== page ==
MSU experts: no Asian hornets in Mississippi
RAYMOND, Miss. -- News reports of a new, invasive hornet spotted in the Northwest has heightened people’s awareness of flying insects recently.
The Asian giant hornet, also called a murder hornet, has been confirmed in the state of Washington.
Mississippians likely will not see the aggressive species for some time, if at all, said Mississippi State University Extension Service entomologist Blake Layton. However, some people believe they have already seen the Asian hornet here.
“I had a call on Monday morning from a lady in Alabama who was pretty sure they’d killed an Asian hornet at her house over the weekend,” Layton said. “They killed it after it lit on her daughter’s shoulder, and they sent me a photo. It turned out to be a periodic cicada.”
Periodic cicadas are one of four insects found in Mississippi that can be confused with the Asian giant hornet, Layton said. European hornets, cicada killers and Southern yellowjacket queens also are similar in appearance to this pest.
Asian giant hornets can be more than 2 inches long. They have large, orange heads with big mandibles used to kill their prey, which include honey bees. Their bodies are black with orange stripes, and they have large, clear wings. Their long stingers can inject potent venom that sometimes causes severe allergic reactions and possibly death in humans and large animals.
A few Asian hornets can wipe out a colony of bees in a matter of hours.
While periodic cicadas do not have the same body shape as Asian giant hornets, people can confuse them with the invasive pest. Both are large with orange and black bodies and large, clear wings, and they both make a buzzing sound in flight. There are several different broods, or species groups, of periodic cidadas that occur intermittently in the East and Midwest. Three broods appear occasionally in Mississippi.
“This is not an emergence year for any of the three broods that we have in Mississippi,” Layton said. “But occasionally, there is one that shows up for the party on the wrong year.”
Like Asian giant hornets, European hornets are true hornets and are nonnative. Workers are about 1 inch long and queens are even larger. They are found mostly in north Mississippi. While they are uncommon, these hornets are spreading across the state. They also eat honey bees and can be minor pests in apiaries, Layton said.
They can be aggressive toward humans who get too close to their nests.
Cicada killers are actually wasps more closely related to mud daubers. But one could be mistaken for an Asian hornet because of its sheer size and similar coloring.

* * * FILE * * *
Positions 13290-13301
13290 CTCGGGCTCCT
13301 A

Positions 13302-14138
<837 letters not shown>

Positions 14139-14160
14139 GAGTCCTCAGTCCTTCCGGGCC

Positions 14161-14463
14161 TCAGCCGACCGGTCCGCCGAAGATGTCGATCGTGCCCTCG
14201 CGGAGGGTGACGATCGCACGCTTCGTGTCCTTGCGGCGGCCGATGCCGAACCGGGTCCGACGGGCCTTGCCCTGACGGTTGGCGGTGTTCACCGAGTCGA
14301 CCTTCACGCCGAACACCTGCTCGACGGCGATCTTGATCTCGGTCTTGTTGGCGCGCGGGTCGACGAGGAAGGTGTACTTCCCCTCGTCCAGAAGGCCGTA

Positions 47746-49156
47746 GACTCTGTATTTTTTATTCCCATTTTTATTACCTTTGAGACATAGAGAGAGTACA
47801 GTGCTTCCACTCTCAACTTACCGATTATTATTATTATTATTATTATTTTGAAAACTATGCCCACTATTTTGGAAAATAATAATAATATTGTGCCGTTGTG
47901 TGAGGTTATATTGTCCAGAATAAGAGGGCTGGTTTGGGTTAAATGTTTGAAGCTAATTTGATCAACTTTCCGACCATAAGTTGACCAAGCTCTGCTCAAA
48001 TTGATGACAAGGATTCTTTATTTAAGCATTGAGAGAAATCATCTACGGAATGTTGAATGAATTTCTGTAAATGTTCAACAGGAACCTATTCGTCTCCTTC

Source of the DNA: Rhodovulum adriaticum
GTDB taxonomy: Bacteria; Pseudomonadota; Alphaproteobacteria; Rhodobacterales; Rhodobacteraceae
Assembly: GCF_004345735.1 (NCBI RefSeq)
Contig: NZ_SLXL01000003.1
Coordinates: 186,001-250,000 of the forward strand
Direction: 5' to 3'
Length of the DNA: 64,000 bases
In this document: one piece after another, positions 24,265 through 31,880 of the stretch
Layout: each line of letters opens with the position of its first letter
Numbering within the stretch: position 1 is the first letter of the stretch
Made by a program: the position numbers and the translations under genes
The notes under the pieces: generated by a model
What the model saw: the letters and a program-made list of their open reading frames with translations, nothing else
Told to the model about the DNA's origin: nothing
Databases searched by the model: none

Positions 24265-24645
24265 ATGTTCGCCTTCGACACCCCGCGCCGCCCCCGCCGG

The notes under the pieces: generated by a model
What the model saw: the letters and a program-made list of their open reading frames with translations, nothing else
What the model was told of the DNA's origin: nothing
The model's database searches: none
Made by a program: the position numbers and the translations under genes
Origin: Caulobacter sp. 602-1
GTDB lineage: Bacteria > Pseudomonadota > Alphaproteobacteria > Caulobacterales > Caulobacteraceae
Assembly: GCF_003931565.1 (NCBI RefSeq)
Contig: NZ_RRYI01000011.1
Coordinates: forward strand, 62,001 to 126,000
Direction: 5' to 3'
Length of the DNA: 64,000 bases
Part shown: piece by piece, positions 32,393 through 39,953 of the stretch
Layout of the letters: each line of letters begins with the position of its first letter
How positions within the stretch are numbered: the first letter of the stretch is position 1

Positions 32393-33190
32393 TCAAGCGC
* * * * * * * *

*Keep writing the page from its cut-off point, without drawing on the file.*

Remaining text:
“A big, female killer is just as big as an Asian hornet,” Layton said. “These wasps can catch a cicada and fly off with it.”
Cicada killers occur statewide but usually go undetected because of their social habits. They nest alone and rarely sting because they are not aggressive and do not defend their nests.
Southern yellowjacket queens also look a lot like Asian giant hornets with their large, orange and black bodies. The queens are much larger than the workers and are sometimes spotted in the spring as they search for places to build their nests. They nest below ground in groups that can include hundreds to thousands of yellowjackets. They will aggressively defend the nest when disturbed.
Homeowners usually get stung when doing yardwork, such as mowing or trimming, that causes vibration of the nest.
Although these established species of hornets, wasps and bees can be nuisances to humans, they play important roles in the ecosystem. They feed on caterpillar larvae and other insect pests, providing some natural control. Bees pollinate plants as they collect nectar.
Layton recommends using control methods only when nests are near areas where humans might get stung.
Asian giant hornets are not pests that Mississippi beekeepers or anyone in the Southeast should be overly concerned about right now, said Jeff Harris, MSU Extension bee specialist.
“There is no evidence that we have high numbers of this pest or that they have established colonies in the U.S.,” Harris said.
Harris said varroa mites are the primary threat to bee populations right now. However, he, his colleagues and beekeepers worldwide are always on the lookout for emerging threats.
“We’ll definitely keep an eye on what develops with the Asian giant hornet. If it becomes established in the U.S., it could be devastating to bee populations,” he said. “But I think there are other, more concerning emerging pests and viruses that need to be higher on our watch lists right now.”
For more information on bees, wasps and other insects and how to control them, refer to Extension Publication 2331, “Control of Insect Pests In and Around the Home Lawn.”
For more information on honey bees and beekeeping, visit the beekeeping page on the MSU Extension web site.